This essay by Space Popular references an installation currently on display at Sto Werkstatt, in London. You can experience it in virtual reality, here.

The Glass House has no purpose other than to be beautiful. It is intended purely as a structure for exhibition and should be a beautiful source of ideas for “lasting” architecture but is not intended as such. According to the poet Paul Scheerbart, to whom it is dedicated, the Glass House should inspire the disillusion of current architecture’s far-too-restricted understanding of space and should introduce the effects and possibilities of glass into the world of architecture.

Bruno Taut [above] described his Glashaus for the 1914 Werkbund Exhibition in Cologne, Germany, as a "little temple of beauty"; as "reflections of light whose colors began at the base with a dark blue and rose up through moss green and golden yellow to culminate at the top in a luminous pale yellow.”[1] The Glass Pavilion, designed based on its potential effects on those who perceived it, was supposed to create vivid experiences. The site was the human mind.

The Glass Chain / Space Popular (Sto Werkstatt, London). Image © Space Popular The Glass Chain / Space Popular (Sto Werkstatt, London). Image © Space Popular The Glass Chain / Space Popular (Sto Werkstatt, London). Image © Space Popular The Glass Chain / Space Popular (Sto Werkstatt, London). Image © Space Popular + 15

Porto's Subway Through The Lens of Fernando Guerra

16:00 - 24 September, 2017
Porto's Subway Through The Lens of Fernando Guerra, Porto Subway. Image © Fernando Guerra | FG+SG
Porto Subway. Image © Fernando Guerra | FG+SG

The following photo set by Fernando Guerra focuses on Porto's Subway, a project completed in 1996 and projected by the important Portuguese Architect Álvaro Siza Vieira.

Designing a subway station in Porto is about influencing the daily lives of thousands of people, where they daily circulate, establishing flows and routes, in a urbanistic and architectural intervention with large-scale dimensions. Although it demands an extremely functional and austere design, it is possible to see the gestures of the architect through the details and surprises. 

20 Amazing Images of Architecture as Seen from the Sky: The Best Photos of the Week

12:00 - 24 September, 2017
20 Amazing Images of Architecture as Seen from the Sky: The Best Photos of the Week, © Chen Hao
© Chen Hao

This week we have prepared a special selection of 20 images of architecture as seen from the sky. This style of image, made possible by the emergence of drones, is increasingly used in architectural photography. It makes it possible to understand, in a single image, the totality of a project, and to see how the project interacts with the context in which it is immersed. Read on to see a selection of renowned photographers such as Hufton + Crow, Fernando Guerra, NAARO, and Jesús Granada.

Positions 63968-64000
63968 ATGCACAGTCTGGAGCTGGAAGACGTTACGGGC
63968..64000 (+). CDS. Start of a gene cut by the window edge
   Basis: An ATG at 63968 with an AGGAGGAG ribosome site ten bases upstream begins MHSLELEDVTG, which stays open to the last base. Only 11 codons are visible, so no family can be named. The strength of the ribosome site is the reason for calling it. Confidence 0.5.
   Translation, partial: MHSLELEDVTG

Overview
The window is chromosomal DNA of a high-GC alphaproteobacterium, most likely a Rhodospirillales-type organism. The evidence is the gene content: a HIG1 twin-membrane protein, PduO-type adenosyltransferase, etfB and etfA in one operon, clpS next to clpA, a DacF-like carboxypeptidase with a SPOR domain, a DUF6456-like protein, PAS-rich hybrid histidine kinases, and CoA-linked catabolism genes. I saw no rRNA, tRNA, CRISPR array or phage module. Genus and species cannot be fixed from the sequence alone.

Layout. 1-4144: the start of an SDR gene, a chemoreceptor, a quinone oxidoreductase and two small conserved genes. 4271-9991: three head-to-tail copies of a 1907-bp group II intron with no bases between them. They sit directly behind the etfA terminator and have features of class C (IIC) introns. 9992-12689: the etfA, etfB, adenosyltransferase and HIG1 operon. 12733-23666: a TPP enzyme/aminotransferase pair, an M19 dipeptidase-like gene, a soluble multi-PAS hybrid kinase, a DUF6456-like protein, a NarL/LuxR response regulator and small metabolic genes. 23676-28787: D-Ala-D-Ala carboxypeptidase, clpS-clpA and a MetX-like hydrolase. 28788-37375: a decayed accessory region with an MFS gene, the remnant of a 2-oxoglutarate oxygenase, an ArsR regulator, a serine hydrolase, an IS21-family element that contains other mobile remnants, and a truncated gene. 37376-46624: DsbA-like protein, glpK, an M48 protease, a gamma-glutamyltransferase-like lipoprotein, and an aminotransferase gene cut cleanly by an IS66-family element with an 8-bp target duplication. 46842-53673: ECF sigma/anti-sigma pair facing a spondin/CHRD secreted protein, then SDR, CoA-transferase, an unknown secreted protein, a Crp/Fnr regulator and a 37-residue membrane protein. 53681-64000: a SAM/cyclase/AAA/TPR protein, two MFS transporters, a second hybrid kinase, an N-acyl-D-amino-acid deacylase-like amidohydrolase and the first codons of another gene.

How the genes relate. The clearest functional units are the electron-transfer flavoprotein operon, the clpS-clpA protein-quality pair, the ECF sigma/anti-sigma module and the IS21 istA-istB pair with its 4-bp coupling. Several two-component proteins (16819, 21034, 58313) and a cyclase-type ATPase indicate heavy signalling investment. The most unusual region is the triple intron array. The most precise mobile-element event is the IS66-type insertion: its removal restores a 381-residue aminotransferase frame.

© Takumi Ota © Steve Troes Fotodesign © Barbara Vetter, Vincent Heiland © Felipe Díaz Contardo + 20

Social Agenda vs Social Media: Reviewing the 2017 Chicago Architecture Biennial

09:30 - 24 September, 2017
Social Agenda vs Social Media: Reviewing the 2017 Chicago Architecture Biennial, © Steve Hall
© Steve Hall

While architecture exhibitions have a tendency to be drab affairs with poorly displayed poster boards and reams of intellectualized text spouting pseudo-complex ideas, the Chicago Architecture Biennial stands out for its undeniable sense of playfulness. From its central HQ to the fringe performance events, this exhibition is bright, fun and Instagram-ready.

Chicago, like Venice, is blessed when it comes to architecture, making the city an ideal home for a recurring architecture show. The importance of this year’s iteration, the second after its inaugural event in 2015 (thus confirming its status as an actual “Biennial”), is clear. And the curators, Sharon Johnston and Mark Lee from LA-based practice Johnston Marklee, seem determined to grab people’s attention.

How Narinder Sagoo And Foster + Partners Are Turning Architectural Preconceptions On Their Head (With A Pencil)

14:45 - 22 September, 2017
How Narinder Sagoo And Foster + Partners Are Turning Architectural Preconceptions On Their Head (With A Pencil), © Foster + Partners
© Foster + Partners

This short article, written by the author and critic Jonathan Glancey, coincides with the launch of the inaugural Architecture Drawing Prize – a competition curated by the World Architecture Festival, the Sir John Soane's Museum, and Make. The deadline for the award has been extended to September 25, 2017, and successful entries will be exhibited in both London and Berlin.